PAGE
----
The sensing of external stimuli from the material world enters the body through the senses-organs. The body often responds with involuntary or unconscious bio-chemical processes
Hearing ‘beyond’ the ears.
Needless to say, the traditional Chinese Ch’an Buddhist – Master Xu Yun – had no formal or informal ties or connections to Japanese Zen Buddhism, and never practised (or advocated others to practice) a Japanese Zen that does not follow the Vinaya Disciple, and which deviates from established Ch’an practice.
This is a nonsense statement premised upon the confusion between traditional Chinese Ch’an Buddhism and the very different modern Japanese Zen, and the ignorant conflation of the hua tou technique with the gongan method.
Sitting on a high structure is precarious for an individual, because there is the ever-present danger of ‘falling off’. In such a situation, the practitioner responds by ‘gripping’ ever more tightly to the structure, and will not let go. This is an ‘attachment’ to a lesser state of attainment, an attachment which prevents further progression into the true realms of Ch’an enlightenment.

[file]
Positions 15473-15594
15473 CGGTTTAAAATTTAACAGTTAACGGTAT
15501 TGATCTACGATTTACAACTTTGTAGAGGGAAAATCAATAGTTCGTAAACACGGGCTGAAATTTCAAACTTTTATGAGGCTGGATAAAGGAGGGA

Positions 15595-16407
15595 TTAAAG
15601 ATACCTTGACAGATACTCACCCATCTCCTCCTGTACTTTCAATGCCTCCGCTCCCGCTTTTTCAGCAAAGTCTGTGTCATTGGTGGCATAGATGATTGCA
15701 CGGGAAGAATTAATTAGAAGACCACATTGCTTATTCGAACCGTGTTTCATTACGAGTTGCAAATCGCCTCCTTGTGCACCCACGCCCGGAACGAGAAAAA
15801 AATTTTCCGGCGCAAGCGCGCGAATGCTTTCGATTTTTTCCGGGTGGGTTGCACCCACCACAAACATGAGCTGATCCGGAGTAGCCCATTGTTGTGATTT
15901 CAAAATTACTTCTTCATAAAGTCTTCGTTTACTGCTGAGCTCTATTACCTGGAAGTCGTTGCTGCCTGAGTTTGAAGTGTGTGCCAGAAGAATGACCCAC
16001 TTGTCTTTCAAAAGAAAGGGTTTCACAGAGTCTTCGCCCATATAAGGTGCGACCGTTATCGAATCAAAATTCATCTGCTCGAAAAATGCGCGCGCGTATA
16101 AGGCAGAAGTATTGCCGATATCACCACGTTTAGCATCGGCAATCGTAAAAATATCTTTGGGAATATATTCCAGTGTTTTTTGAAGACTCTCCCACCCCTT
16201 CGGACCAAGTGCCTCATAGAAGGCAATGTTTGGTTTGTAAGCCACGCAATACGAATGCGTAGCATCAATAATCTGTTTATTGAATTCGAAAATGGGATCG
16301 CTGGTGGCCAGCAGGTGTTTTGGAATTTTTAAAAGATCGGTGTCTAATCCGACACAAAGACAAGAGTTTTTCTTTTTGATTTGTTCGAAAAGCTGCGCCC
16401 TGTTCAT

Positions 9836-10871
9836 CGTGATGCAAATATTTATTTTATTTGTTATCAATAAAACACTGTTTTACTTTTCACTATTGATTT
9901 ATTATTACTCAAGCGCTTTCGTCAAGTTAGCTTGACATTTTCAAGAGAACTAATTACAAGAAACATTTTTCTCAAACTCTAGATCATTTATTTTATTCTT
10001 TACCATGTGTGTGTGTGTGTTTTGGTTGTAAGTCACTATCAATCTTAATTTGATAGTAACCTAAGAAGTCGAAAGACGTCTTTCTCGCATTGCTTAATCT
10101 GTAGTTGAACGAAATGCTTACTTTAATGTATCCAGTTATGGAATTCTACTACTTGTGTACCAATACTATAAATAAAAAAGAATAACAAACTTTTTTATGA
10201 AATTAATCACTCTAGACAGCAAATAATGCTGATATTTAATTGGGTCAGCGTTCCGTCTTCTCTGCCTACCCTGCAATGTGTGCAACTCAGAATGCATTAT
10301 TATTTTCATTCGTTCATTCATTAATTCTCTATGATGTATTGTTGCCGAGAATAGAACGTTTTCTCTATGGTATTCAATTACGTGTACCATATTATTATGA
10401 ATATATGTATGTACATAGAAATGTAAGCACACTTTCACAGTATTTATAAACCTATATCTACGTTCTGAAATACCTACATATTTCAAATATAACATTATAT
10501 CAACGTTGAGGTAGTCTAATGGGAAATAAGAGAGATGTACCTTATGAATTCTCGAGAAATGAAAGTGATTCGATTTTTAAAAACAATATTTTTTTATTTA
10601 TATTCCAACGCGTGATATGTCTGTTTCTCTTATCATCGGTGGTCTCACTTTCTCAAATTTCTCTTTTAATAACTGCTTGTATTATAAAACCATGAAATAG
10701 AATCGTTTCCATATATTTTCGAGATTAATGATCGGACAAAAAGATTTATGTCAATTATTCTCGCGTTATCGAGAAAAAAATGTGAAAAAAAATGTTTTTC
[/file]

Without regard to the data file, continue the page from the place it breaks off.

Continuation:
When sense-organs disengage from sense data, his attainment will be similar to that achieved by a reciter of the Buddha’s name when his training becomes effective and when the Pure Land manifests in front of him. In this state, noumemon and phenomenon intermingle, Mind and Buddha are not a duality and both are in the state of suchness which is absolute and free from all contraries and relativities. Then what difference is there between Chan and Pure Land?